“Audience members have come up to me and said, ‘I have cancer’ or ‘I lost my husband in a car accident, and this is my story,'” the filmmaker says.
Struggle and transformation is a theme that has run not only through Goldman’s life, but the life of her remarkable family. Her grandfather, Julian Goldman, grew up in an impoverished family that had escaped Russian pogroms; he became the owner of a chain of department stores and an adviser to President Franklin Delano Roosevelt — but never spoke to FDR again after the president declined to bomb the railroad tracks to Auschwitz.
Mia Goldman’s father, the screenwriter Bo Goldman (“One Flew Over the Cuckoo’s Nest”), scraped along financially for years before achieving fiscal and artistic success. (His family disapproved when he married an Episcopalian, Mia’s mother.)
“I was the oldest of six children, and we lived this haphazard existence, always on the edge, borrowing other people’s summer houses and running around barefoot,” Goldman recalls of her childhood. “My parents were loving but exhausted and overwhelmed. When I was 10, I was hired out to work as a baby sitter. By the time I was in the 12th grade, we had moved 20 times.”
Goldman paid for her first year at Vassar with a scholarship and by working as an apprentice film editor in New York. At 19, she left school for a time after she lapsed into a suicidal depression, prompted by an identity crisis; she began seeing the renowned analyst, Dr. Abraham Gottesman, in Westwood.
Gottesman encouraged Goldman — who had been raised Episcopalian — to explore her budding interest in Judaism, if only in order to dismiss it. Eventually she started attending services at Sinai Temple and converted to Judaism under the auspices of the Conservative movement.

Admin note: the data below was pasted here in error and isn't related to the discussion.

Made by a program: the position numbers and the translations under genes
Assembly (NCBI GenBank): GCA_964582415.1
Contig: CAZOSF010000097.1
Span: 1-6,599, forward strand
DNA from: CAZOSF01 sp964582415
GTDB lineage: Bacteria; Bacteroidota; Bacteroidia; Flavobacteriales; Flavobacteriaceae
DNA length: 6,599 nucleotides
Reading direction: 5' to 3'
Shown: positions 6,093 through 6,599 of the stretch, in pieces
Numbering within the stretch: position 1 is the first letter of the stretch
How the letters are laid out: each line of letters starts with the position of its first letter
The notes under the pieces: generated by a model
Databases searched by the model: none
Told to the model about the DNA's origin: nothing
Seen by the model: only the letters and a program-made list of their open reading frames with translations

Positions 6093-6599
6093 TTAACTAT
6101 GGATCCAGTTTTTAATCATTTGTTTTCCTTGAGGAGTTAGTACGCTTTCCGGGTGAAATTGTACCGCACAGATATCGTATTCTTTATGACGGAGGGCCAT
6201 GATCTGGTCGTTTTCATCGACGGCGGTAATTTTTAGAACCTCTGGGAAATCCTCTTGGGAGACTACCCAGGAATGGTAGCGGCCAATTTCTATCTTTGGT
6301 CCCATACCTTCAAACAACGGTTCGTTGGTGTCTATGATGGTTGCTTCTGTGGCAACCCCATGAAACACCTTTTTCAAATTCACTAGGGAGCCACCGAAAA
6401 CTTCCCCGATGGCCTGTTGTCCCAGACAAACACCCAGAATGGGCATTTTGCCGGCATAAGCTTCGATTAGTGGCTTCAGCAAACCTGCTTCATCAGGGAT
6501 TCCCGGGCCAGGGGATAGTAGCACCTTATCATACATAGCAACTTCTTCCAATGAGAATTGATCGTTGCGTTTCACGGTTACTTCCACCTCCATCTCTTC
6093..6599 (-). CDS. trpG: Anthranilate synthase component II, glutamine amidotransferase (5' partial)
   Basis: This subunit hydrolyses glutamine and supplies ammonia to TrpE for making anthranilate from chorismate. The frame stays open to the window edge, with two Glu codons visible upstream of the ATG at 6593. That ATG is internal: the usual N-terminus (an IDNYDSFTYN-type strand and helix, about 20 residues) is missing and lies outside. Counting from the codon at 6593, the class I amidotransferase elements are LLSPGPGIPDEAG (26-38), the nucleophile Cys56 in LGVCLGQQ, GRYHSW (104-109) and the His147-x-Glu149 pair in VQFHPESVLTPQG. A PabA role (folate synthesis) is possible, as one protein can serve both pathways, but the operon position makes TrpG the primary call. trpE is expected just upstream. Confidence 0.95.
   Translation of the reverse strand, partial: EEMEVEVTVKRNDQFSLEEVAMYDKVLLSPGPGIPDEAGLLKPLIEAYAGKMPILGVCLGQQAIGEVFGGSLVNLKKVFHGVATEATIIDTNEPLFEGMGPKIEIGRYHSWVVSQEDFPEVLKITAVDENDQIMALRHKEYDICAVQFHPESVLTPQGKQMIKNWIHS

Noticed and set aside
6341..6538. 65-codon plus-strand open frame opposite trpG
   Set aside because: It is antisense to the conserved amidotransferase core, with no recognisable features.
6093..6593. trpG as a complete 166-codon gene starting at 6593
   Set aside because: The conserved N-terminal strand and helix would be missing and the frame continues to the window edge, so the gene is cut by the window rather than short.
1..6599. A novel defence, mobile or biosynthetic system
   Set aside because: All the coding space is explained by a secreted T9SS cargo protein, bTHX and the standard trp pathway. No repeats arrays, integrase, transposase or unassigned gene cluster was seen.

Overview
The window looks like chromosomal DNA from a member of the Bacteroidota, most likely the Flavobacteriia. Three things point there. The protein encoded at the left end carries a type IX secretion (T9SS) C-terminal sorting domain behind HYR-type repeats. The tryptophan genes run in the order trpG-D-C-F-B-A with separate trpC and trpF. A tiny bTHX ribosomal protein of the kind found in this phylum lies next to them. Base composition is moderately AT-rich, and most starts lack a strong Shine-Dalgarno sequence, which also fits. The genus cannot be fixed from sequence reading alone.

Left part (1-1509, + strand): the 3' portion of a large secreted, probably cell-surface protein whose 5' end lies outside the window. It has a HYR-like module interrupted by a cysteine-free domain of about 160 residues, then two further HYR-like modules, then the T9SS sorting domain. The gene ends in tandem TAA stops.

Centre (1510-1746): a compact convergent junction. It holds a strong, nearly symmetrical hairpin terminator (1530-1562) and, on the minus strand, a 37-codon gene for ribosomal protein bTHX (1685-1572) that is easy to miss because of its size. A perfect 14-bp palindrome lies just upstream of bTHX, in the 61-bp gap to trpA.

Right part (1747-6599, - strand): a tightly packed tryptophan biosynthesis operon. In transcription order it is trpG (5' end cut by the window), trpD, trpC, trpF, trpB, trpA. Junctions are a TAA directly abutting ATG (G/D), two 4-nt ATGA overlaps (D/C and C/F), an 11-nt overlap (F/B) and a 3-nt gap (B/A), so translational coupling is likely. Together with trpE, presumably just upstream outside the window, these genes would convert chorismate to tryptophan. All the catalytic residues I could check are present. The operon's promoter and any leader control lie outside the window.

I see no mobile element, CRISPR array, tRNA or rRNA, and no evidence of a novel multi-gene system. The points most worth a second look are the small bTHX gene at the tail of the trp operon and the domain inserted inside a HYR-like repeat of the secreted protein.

Temple Sinai’s Rabbi David Wolpe officiated at her marriage to a Jewish physician in 1997. Along the way, she edited films such as “Choose Me” and “My Big Fat Greek Wedding.”
Goldman believes her work with Gottesman — which lasted until his death in 2005 — gave her insight into the psyche that helped save her life back in 1989.
“I intuited that my rapist had suffered terribly; that the rape was an expression of his anger, and I kept trying to make a human connection with him,” she says, quietly. “I noticed that he smelled like Irish Spring; the fact that he had washed for me made me feel like, in a perverse way, he saw this as a date — and that just maybe I could get through to him.”
At one point, Goldman refused to engage in a particular act because “I don’t love you,” she told the intruder, causing him to take pause (Izzy makes the same declaration in “Open Window”). As Goldman’s ordeal drew to an end, however, she realized the man still intended to kill her, and she spent more than two hours negotiating for her life. “In a strange way I felt grateful to him when he let me go, because I had seen all those rape movies, like ‘A Clockwork Orange,’ where victims are severely maimed or murdered.”